Posts tagged with: tariffs

John Calhoun (1782 - 1850)

John Calhoun (1782 – 1850)

Proponents of protectionism often ground their support in a quasi-nationalism; trade should be restricted for the benefit of the nation. Economically, the argument holds little weight. The benefits of more trade, like more and cheaper goods, outweigh the costs, like some temporary unemployment that results from the closing of a factory that couldn’t compete with foreign companies.

Some protectionists may accept this, and still urge tariffs, quotas, and other restrictions. They argue that a nation can still benefit, even with economic disadvantages. Sure, consumers might pay in higher prices if there’s a tariff on steel, but think of all the jobs! The consequences of protectionism, however, are not simply economic. Rather than developing national and political unity, tariffs often lead to national discord.

Take the United States in the early nineteenth century. Its still developing economy was primarily agricultural, with a growing commercial and manufacturing sector. Many early American politicians advocated a tariff in order to protect, foster, and develop American manufacturing.

Ignoring the economic flaws of such a plan, the policy sowed the seeds for national disunion, culminating in the United States Civil War. How?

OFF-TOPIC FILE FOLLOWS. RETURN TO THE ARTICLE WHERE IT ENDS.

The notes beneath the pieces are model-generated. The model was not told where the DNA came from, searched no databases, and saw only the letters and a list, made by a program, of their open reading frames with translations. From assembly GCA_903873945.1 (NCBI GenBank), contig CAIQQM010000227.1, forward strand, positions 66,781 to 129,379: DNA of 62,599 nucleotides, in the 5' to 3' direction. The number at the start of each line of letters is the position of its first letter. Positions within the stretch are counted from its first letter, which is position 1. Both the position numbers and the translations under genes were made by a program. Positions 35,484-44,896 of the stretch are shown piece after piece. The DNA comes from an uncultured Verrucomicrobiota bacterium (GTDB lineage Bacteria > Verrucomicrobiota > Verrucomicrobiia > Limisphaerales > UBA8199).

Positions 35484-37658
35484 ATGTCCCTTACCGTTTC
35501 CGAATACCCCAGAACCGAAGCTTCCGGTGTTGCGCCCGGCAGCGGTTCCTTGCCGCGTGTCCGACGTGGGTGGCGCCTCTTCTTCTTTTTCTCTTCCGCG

(more…)

Blog author: TGroenendal
Thursday, June 30, 2016
By

Abraham_Kuyper

Abraham Kuyper (1837 – 1920) | Wikimedia Commons

The benefits of free trade are vast, and enjoyed throughout the world.  The alternative — trade restricted by protective tariffs and quotas — concentrates benefits to a protected few who profit due to less competition from foreign competitors.

The morality of free trade is clear. Individuals can choose what they buy from where, linking the world through a network of exchange. Integration through trade and exchange is a major factor lifting people out of poverty. The more and freer the trade, the better for human flourishing. Despite this, there is a growing protectionist movement in the United States political landscape.

In Abraham Kuyper’s book Antirevolutionaire Staatkunde (or Anti-Revolutionary Politics), he discusses his political support of tariff increases in the Netherlands. One of Kuyper’s arguments in defense of tariffs is a moral argument, which stems from concerns over unemployment. He writes:

Excessive enthusiasm for Free Trade and for free movement of population can deprive men of work who would otherwise have it in abundance. Free Trade can have as a consequence that many items are fabricated abroad so that there is no work to be done here. This can be observed in its simplest form in the case of lumber. If unsawed logs are imported, then the wages of sawing can be earned here. If, however, lumber arrives sawed, then the wages for sawing are lost here. (more…)

Last Friday, the New York Times editorialized in critique of American tariffs, which it says “raise the price of goods and are all too often based on outdated political considerations that defy logic and good sense.”

Huzzah!